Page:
“God always forgives,” Ban Ki-moon said, recalling a message Pope Francis gave to him on the urgency of climate change. “Human beings sometimes forgive. But nature never forgives.”
Ban, who served as the secretary-general of the United Nations (UN) from 2007 to 2016, discussed hot-button issues ranging from globalization to climate change in a talk hosted by the Stanford Speakers Bureau (SSB) in association with the Freeman Spogli Institute for International Studies. He urged young people to get involved in addressing these issues.
Ban also described his own experience in public service. He reflected on a visit to the United States in the early 1960s, during which he and a group of fellow students with then-President John F. Kennedy made “a great change in the trajectory of [his] life” and helped him discover a passion for public service.
Ban, born in 1944 in South Korea, served in various diplomatic positions as a representative of his country to New Delhi, India. In 1974, he first began to work within the United Nations as First Secretary of the South Permanent Observer Mission. Over the next thirty years, he rotated between leadership positions in the UN before becoming the Foreign Minister of South Korea in 2004, a position he held until he was elected Secretary-General.
Throughout his decade-long tenure as UN secretary-general, Ban focused on global poverty, sustainable development and climate change. Under Ban, the UN established a new initiative called UN Women, tasked with increasing awareness of sexual violence and bolstering women’s rights around the world. Maternal death rates plummeted during his tenure.
Ban also discussed his efforts to increase the transparency of the UN and reform the body’s peacekeeping forces. Another priority of his administration was to curtail the negative effects of global nuclearization, rejuvenating discussion on nuclear nonproliferation and safeguarding following the 2011 Fukushima disaster.
“The world is going through pronounced changes,” he said, regarding the current state of climate change. To Ban, there needs to be more action taken to prevent climate change, and the necessity of citizen responsibility — specifically that of the youth who, along with women, comprise 75 percent of the world’s population — is paramount.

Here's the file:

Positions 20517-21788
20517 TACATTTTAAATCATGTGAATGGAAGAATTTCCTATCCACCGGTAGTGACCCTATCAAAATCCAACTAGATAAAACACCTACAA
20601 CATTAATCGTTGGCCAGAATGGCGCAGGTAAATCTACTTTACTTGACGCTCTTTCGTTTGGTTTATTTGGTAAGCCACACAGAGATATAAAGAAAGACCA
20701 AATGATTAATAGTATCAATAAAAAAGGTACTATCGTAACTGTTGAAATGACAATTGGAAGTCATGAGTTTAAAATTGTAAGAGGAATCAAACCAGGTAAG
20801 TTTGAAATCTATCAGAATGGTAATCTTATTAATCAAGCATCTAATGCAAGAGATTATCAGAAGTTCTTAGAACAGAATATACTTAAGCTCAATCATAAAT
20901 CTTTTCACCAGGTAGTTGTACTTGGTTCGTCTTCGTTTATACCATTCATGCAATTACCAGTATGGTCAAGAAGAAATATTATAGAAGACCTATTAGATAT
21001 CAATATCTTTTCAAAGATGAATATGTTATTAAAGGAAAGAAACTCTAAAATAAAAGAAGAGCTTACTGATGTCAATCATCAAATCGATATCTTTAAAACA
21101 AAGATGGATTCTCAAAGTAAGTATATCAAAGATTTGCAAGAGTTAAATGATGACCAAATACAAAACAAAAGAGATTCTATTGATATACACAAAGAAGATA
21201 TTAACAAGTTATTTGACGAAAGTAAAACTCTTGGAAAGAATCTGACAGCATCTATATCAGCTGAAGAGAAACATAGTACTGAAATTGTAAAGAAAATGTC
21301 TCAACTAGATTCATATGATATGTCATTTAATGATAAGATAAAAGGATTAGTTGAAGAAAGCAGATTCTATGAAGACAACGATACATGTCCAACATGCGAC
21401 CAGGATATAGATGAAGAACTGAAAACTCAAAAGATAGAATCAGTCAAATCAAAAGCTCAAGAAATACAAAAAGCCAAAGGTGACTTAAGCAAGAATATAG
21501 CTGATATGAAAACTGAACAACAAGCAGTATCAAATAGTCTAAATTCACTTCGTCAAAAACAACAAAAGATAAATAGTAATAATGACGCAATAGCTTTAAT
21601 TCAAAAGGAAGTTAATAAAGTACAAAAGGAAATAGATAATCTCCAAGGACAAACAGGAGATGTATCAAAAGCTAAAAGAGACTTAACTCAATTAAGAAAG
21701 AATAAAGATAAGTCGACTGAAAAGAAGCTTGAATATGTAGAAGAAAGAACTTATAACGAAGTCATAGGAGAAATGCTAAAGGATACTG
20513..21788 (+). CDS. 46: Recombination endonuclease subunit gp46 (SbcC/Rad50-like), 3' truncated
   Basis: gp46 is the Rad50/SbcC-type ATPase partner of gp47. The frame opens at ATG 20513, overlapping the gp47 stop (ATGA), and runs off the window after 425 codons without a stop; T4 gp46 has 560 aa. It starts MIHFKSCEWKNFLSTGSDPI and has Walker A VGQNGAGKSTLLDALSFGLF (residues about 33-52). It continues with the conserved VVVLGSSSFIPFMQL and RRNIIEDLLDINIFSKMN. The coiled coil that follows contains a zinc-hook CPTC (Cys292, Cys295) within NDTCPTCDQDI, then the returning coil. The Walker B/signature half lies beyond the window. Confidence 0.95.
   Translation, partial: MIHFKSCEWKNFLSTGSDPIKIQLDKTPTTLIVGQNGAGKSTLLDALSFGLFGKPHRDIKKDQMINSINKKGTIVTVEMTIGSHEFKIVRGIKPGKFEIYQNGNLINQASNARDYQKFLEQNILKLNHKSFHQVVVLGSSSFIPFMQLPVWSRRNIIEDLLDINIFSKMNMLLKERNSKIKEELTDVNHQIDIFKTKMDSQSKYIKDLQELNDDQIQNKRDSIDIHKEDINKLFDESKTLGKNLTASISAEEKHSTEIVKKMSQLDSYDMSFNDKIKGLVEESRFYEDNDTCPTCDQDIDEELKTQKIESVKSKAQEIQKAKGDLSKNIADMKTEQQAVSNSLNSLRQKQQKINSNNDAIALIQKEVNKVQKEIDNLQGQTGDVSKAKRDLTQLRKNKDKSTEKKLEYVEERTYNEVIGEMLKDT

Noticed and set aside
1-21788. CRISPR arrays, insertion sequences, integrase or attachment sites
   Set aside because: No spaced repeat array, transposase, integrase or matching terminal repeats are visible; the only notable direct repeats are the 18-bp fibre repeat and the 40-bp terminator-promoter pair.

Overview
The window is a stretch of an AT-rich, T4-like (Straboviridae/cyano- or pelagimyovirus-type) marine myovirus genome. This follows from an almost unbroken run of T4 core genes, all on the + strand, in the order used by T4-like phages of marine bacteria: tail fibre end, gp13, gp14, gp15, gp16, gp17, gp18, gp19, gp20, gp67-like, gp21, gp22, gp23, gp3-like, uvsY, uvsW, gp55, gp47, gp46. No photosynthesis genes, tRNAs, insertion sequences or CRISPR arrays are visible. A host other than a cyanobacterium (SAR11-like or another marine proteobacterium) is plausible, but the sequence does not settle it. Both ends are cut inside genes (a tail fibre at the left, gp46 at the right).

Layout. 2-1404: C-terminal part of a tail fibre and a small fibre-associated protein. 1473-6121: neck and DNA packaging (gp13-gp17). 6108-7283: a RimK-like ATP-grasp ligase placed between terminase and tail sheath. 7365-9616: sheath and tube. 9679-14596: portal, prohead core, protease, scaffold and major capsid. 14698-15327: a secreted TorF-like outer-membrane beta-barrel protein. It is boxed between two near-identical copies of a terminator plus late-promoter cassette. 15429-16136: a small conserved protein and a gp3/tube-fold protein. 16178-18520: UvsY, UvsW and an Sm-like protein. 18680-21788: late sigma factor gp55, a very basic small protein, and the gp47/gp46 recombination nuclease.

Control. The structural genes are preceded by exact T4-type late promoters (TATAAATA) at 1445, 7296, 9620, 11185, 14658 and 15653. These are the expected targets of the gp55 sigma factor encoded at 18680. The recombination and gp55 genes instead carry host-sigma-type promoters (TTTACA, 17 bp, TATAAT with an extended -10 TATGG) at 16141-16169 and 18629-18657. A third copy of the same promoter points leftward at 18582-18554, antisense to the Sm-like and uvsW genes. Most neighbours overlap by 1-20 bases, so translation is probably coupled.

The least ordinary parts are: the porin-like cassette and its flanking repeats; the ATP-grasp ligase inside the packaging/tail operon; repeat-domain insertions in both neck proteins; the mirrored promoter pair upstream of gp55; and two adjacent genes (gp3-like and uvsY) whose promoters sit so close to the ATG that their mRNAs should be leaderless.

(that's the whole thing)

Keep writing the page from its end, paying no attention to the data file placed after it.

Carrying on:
Nick Kateris, a first-year Ph.D. student in mechanical engineering, said that the talk gave him “a positive outlook on all of the issues that Ban talked about and that he and the rest of the UN indeed tried to make a difference.”
“At the same time I was slightly disappointed in how many of those plans don’t get carried through and how it doesn’t lie within the power of the UN to implement all those measures,” he said. “It lies within the power of the member states to actually implement those measures and make the change that the world actually needs.”
In his lecture, Ban sought to highlight the quality-of-life differences between the wealthy and impoverished.
“Particularly in this country, [in] the most affluent society, people take for granted” human rights such as access to clean water, he said, whereas those in developing countries may walk miles for the same resources.
Ban expressed optimism about the Paris Agreement that was implemented at the end of his term, and said he is “disappointed” in the Trump administration’s decision to withdraw from it — the administration is “standing on the wrong side of history,” he said. He called for collaboration between the United States and China in addressing climate change.
Jason Ah Chuen ’22, a member of the SSB, the student organization which sponsored the event, said that Ban’s talk “gave a good overview of what he did as a [Secretary-General], especially his work on climate change and [on] how those goals were partially accomplished.”
“I think it would have been more interesting if [SSB] could ask him more questions because he was reading about things that we mostly already knew about,” he added.
In concluding his talk, Ban called for the participation of his audience in addressing global issues.
“Dear students,” Ban said, “the challenges we face are simply too numerous to be left in the hands of a few leaders.”
Contact Leily Rezvani at lrezvani ‘at’ stanford.edu and Matthew Dardet at mattdar ‘at’ stanford.edu.